The person who promises to indemnify is known as Indemnifier. The person in
whose favor such promise is made is known as Indemnified or indemnified holder.
The indemnity under Indian law doesn't cover a promise to compensate for loss
not arising due to Human Agency. So, the involvement of the Human Agency is the
utmost requirement of the concept of indemnity. This means that the law does not
cover the concept of insurance, for that matter, the law of insurance is covered
under the contingent contract. Thus, the concept of indemnity, under Indian
law does not cover insurance. Aside from on account of Contract of Life
Insurance, individual mishap, and affliction, all agreements of protection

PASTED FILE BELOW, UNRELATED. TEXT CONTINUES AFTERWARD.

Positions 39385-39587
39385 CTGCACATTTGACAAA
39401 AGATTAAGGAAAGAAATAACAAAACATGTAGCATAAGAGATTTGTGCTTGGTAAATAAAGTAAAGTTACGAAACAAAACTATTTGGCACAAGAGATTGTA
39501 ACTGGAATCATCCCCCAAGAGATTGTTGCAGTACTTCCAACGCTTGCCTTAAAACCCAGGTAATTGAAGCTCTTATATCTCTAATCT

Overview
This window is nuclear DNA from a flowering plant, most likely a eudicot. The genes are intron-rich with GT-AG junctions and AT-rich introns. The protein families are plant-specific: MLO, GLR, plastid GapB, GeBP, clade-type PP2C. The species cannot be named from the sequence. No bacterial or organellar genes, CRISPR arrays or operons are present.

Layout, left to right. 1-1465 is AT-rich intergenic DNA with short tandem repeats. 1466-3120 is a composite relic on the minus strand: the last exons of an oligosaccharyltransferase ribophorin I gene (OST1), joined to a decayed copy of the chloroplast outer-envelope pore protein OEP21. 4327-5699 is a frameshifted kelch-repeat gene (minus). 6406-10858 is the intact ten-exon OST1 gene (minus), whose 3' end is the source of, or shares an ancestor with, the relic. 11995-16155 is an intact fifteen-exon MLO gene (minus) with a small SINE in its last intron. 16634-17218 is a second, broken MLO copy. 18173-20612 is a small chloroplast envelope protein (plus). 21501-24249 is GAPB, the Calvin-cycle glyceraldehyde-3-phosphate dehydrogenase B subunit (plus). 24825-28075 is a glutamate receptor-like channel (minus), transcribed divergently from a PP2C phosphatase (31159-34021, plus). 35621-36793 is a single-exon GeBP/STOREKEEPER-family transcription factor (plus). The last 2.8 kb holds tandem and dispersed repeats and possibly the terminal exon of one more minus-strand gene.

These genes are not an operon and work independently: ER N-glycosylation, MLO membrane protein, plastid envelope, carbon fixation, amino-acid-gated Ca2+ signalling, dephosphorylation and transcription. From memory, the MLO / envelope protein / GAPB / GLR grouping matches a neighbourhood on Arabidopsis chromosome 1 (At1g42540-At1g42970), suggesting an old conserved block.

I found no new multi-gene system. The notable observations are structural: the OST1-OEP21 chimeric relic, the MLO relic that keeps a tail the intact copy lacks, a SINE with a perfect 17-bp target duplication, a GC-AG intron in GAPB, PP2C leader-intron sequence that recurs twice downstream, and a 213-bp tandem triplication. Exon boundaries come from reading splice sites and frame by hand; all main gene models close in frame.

entitle the guarantee for the reimbursement of real misfortune that is
demonstrated to have been endured by him. It is just on the evidence of genuine
misfortune that the assured can claim repayment of the misfortune to the degree
it is set up not surpassing the sum stipulated in the agreement of protection
which stipulates the external furthest reaches of the insurance agency's risk.
The features include:
- 2 parties
- Promise by one person to another to save from loss.
- Loss may be caused by the promisor or any other person.
- Contingent in nature.
- Satisfy all essentials of the contract.
Agreement of Indemnity is not uberrimae fidei
, this implies all parties to a
protection agreement must arrange in compliance with common decency, and until
and except if promisee has not experienced any damage, he cannot claim
repayment. For instance, Life insurance is not considered a contract of
indemnity as one's life's value cannot be determined and where the loss is not a